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And then there was pea-soup fog.

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Heading up over the Andes again on the way to Antofagasta.

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I made it into Antofagasta around noon, and stopped at the oceanfront McDonalds to have something to eat that was more “real” than water, cookies, and modafinil tablets. This was starting to feel a little bit like a Hunter S. Thompson novel. I must say, though, half a modafinil is an amazing thing. It’s like an attention time warp. You just go like a machine and all of a sudden, you are there. No wonder they give it to fighter pilots to keep them awake.

Antofagasta

Antofagasta

Antofagasta is a neat little town. It reminds me a lot of Punta Del Este, with its coast and towers, and grass. Only it’s in a place that doesn’t suck. It’s supposedly the second-largest city in Chile, by population. I liked it a lot. Modern conveniences, desert climate, coast… It warrants more exploration in the future, I think.

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Well into the desert, there was a dead car in the road with some sad-looking passengers standing around, so I pulled over to see what’s up.  You don’t want to get stuck out here, and nobody else was stopping. They had thrown the tread off their front tire and had no jack to change it. So I let them use mine, which was on its last leg– I had loaned it to my idiot neighbor to change his tire in Santiago, and he had broken it. Brought it back broken, didn’t say anything. Asshole.

Anyways I showed these scrawny Chilenos how to change a tire. They called me The Hulk, since they couldn’t get the lugnuts off the wheel by standing and jumping on the tire iron, and I just spun them off using my hands and lots of foul language. “Hulk! Hulk!” they cheered. We got the tire changed and they were on their way. I was again on mine. Maybe 40km to go to San Pedro de Atacama.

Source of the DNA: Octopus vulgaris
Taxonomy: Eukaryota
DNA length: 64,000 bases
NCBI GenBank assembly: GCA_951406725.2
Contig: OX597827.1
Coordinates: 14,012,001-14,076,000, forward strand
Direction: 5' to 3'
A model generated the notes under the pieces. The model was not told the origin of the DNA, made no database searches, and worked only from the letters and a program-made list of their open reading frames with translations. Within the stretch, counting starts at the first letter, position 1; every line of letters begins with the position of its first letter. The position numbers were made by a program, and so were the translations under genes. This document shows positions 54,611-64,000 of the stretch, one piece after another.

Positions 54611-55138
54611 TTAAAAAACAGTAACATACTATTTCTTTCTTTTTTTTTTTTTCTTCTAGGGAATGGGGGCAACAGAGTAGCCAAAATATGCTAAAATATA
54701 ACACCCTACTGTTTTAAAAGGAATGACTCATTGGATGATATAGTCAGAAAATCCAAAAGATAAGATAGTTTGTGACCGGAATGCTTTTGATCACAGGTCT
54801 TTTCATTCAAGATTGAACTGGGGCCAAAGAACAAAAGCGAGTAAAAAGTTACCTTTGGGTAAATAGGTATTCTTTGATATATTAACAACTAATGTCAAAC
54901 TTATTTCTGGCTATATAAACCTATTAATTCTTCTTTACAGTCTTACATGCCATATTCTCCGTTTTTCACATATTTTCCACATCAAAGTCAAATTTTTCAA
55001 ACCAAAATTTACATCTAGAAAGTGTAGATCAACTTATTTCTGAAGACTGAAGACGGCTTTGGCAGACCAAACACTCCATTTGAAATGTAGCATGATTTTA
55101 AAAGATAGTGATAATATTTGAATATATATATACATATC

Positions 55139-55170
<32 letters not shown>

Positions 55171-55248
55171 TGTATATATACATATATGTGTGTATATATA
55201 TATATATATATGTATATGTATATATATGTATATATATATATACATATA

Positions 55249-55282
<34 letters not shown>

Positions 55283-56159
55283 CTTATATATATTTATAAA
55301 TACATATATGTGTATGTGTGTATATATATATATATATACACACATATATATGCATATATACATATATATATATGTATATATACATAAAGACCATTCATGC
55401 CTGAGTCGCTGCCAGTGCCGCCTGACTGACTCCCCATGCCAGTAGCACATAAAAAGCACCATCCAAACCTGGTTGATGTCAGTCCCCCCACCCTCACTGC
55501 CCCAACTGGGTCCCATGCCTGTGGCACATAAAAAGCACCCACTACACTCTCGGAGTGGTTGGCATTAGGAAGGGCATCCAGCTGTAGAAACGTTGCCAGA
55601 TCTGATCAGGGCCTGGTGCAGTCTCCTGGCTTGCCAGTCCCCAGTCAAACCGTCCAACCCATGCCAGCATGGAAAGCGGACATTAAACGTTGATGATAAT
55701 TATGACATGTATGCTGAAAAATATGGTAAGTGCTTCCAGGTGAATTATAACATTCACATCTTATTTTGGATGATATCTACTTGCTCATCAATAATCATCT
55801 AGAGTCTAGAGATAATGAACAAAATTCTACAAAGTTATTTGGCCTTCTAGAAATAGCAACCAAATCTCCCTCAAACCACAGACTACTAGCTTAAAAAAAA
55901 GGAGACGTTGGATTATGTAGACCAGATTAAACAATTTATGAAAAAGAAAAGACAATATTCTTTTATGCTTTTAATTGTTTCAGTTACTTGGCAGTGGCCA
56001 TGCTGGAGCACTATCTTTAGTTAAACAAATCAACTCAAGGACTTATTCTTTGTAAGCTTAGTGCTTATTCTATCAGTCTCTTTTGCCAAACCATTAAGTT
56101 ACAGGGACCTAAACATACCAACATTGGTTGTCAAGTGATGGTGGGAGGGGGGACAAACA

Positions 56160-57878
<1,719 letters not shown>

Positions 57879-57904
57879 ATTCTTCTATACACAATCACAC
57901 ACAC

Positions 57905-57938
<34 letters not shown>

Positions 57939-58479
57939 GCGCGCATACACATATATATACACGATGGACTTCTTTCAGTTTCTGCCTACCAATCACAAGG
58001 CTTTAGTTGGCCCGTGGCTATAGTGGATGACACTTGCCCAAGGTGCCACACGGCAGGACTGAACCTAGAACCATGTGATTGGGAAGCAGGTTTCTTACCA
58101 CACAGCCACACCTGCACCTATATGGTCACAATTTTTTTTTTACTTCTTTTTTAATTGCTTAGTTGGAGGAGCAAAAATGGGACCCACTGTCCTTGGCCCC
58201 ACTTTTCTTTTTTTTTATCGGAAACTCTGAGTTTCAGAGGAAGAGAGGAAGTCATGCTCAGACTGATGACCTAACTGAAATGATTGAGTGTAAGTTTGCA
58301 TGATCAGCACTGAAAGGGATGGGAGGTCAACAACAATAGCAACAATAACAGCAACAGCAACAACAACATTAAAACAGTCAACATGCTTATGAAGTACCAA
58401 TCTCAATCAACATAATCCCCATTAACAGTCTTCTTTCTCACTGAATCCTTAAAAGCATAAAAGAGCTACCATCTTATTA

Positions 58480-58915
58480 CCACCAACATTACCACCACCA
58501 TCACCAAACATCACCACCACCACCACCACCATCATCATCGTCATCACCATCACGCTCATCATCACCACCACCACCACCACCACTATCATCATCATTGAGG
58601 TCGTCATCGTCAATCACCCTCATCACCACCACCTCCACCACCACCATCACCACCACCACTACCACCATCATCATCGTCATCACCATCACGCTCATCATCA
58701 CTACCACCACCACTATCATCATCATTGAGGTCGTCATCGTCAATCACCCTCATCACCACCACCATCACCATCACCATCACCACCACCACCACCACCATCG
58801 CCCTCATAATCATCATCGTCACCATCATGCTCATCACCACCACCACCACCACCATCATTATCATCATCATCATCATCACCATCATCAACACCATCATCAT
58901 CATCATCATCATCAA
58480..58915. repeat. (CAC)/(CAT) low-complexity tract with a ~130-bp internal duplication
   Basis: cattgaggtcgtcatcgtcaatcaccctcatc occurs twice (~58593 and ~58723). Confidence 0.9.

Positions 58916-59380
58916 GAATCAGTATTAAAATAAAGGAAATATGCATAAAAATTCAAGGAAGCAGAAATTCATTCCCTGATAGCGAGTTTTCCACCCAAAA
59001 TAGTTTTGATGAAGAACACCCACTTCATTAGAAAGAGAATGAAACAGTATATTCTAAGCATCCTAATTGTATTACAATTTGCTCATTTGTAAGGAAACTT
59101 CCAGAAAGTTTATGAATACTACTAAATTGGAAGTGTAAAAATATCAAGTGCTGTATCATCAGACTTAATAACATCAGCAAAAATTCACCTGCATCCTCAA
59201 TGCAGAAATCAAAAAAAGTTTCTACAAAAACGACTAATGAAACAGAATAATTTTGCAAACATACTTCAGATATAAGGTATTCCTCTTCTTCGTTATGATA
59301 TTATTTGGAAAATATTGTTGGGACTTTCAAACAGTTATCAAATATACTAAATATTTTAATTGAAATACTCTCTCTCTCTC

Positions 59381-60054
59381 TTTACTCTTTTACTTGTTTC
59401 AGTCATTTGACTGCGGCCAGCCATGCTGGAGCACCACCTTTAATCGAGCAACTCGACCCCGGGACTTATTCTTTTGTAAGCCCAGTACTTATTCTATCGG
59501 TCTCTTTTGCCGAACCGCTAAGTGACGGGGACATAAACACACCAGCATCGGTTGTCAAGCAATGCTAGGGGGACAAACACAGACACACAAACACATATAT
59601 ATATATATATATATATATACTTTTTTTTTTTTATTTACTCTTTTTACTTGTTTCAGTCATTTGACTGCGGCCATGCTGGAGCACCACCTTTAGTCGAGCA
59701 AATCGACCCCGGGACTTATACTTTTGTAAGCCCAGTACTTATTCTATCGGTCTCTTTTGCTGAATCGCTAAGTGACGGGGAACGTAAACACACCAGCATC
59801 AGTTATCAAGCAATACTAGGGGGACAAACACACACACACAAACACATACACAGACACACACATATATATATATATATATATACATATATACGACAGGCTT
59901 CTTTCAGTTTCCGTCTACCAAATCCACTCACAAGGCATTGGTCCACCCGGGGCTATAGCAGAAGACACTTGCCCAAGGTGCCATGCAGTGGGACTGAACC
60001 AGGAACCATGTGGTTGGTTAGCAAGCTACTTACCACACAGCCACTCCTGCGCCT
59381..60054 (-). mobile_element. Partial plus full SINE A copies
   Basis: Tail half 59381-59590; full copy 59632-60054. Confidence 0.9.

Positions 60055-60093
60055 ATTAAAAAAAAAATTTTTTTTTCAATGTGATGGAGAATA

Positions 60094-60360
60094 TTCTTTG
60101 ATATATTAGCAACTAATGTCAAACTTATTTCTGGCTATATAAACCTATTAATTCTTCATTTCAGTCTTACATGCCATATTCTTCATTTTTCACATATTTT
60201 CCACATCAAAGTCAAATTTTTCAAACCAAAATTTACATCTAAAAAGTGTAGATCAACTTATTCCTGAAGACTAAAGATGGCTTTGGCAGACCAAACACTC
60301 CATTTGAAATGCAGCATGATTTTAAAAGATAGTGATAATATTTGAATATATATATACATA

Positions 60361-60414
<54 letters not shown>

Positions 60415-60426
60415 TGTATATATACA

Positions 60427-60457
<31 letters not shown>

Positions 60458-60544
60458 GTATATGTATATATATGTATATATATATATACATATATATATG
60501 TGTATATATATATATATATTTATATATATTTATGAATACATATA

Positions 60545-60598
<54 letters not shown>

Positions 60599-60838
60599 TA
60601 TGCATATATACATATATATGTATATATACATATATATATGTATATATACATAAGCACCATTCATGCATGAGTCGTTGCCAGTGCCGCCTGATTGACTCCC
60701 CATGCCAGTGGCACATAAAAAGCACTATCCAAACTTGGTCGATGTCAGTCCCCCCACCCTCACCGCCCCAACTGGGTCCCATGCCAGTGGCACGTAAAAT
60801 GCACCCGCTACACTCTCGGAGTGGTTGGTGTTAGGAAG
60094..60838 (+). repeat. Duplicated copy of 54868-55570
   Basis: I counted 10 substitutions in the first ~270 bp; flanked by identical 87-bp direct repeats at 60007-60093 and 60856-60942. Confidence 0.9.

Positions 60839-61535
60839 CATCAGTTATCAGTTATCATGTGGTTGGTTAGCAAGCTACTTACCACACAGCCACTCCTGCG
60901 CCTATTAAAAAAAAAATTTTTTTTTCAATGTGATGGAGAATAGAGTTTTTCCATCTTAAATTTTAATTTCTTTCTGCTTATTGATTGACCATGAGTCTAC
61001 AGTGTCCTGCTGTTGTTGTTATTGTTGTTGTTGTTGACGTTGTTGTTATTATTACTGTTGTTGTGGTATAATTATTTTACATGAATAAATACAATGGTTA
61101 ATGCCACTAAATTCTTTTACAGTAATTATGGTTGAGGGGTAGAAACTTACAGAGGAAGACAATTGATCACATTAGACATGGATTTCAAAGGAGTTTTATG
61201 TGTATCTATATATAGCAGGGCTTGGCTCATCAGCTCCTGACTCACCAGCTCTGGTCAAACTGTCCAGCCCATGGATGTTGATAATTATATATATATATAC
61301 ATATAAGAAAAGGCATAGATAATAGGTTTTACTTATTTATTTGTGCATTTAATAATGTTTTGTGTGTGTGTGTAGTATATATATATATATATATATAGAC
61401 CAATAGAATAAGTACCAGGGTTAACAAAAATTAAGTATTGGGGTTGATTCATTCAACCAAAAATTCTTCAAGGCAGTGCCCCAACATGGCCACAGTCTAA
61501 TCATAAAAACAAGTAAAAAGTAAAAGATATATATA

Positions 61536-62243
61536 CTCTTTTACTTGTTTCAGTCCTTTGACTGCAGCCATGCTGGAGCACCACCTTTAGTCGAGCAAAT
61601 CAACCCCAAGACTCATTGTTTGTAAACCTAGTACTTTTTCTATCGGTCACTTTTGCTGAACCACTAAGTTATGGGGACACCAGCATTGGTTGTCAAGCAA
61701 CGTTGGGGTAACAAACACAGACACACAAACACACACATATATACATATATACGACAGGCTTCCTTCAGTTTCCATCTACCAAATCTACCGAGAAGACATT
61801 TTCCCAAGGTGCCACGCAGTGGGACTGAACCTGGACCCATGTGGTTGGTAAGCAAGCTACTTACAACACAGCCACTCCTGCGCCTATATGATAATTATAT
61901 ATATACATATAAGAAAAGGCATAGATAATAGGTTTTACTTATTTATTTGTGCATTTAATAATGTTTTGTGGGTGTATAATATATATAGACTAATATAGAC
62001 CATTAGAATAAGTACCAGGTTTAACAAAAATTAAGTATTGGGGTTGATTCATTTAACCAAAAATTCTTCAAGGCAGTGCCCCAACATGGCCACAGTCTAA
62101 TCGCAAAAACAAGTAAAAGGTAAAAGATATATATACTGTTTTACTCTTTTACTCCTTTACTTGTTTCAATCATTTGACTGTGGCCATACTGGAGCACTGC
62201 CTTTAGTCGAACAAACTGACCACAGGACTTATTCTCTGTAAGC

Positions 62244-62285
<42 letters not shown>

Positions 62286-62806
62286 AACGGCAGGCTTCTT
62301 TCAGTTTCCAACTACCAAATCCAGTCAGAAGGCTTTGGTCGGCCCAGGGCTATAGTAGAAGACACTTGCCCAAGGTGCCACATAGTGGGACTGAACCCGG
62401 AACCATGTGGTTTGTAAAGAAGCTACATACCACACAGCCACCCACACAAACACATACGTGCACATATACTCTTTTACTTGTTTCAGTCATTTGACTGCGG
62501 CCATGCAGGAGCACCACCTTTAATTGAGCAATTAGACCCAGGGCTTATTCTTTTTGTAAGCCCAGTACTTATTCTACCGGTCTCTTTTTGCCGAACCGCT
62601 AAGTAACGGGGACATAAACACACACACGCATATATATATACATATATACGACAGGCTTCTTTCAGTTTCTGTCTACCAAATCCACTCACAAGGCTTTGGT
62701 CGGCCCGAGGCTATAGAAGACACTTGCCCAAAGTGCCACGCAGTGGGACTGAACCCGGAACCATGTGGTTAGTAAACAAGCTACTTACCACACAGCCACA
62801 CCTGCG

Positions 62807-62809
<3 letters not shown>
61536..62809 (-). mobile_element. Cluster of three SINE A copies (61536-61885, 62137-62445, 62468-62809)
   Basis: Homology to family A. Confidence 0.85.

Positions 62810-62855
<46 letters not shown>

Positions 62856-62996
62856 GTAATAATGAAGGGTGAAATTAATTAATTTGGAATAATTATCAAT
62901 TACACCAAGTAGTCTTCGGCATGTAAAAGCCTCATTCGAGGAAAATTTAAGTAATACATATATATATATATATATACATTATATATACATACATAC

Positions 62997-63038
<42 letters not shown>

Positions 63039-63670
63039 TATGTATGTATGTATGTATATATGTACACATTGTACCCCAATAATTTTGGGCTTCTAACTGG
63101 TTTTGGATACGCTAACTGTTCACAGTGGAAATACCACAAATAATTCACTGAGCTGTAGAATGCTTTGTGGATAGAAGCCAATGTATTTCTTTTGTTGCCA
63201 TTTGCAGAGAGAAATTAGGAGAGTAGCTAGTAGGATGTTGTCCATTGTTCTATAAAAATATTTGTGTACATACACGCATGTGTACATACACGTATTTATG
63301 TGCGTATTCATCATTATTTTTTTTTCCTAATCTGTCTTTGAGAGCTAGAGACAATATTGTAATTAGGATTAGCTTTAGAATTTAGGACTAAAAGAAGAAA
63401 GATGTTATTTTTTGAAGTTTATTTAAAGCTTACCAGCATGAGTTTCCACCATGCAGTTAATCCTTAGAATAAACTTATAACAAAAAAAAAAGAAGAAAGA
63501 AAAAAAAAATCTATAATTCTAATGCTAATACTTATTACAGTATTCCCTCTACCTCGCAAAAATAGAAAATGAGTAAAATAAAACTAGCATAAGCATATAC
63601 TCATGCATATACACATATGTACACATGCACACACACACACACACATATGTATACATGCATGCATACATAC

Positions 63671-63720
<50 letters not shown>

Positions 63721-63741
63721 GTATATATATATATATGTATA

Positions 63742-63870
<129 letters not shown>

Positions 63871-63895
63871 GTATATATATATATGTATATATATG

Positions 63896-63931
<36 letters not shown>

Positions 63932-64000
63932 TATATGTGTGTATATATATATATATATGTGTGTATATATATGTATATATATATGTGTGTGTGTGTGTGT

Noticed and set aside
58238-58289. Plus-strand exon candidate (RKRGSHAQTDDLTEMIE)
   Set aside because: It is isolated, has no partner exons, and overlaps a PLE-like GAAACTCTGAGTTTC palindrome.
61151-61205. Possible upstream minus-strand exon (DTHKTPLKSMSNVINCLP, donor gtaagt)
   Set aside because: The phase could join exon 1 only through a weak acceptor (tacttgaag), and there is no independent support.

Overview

DCIM102GOPRO

Cross the Atacama in a $4000 Suzuki? Yes you can.
BobMobile is going to have lots of Roaming Gnome photos, I think.

As you roll up this road, over the next high zone, some 3200 meters in altitude, you see a big valley stretching out below. Wow, even deader than dead! There’s a sort of weather rock formation that you go up and over again, and coming down the other side you see a nice little green oasis, which is San Pedro. I pulled into town and found a place to spend the night, hose off the dust, get something to eat. Dinner was Pollo a lo pobre, a decent portion with a mountain of fries, which was nice and tasty. Slept like the dead. On an OK mattress. Good full breakfast. Searched for an internet cafe, which I sit at now, typing this. I am heading out, will probably cross the border and spend the night in Purmamarca, Argentina.

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I left Santiago this morning, getting on the road around 8am. Hopped up on Modafinil, I drove for 12 hours until I couldn’t take it anymore. I hadn’t eaten anything except for a couple of empanadas I bought just outside Santiago.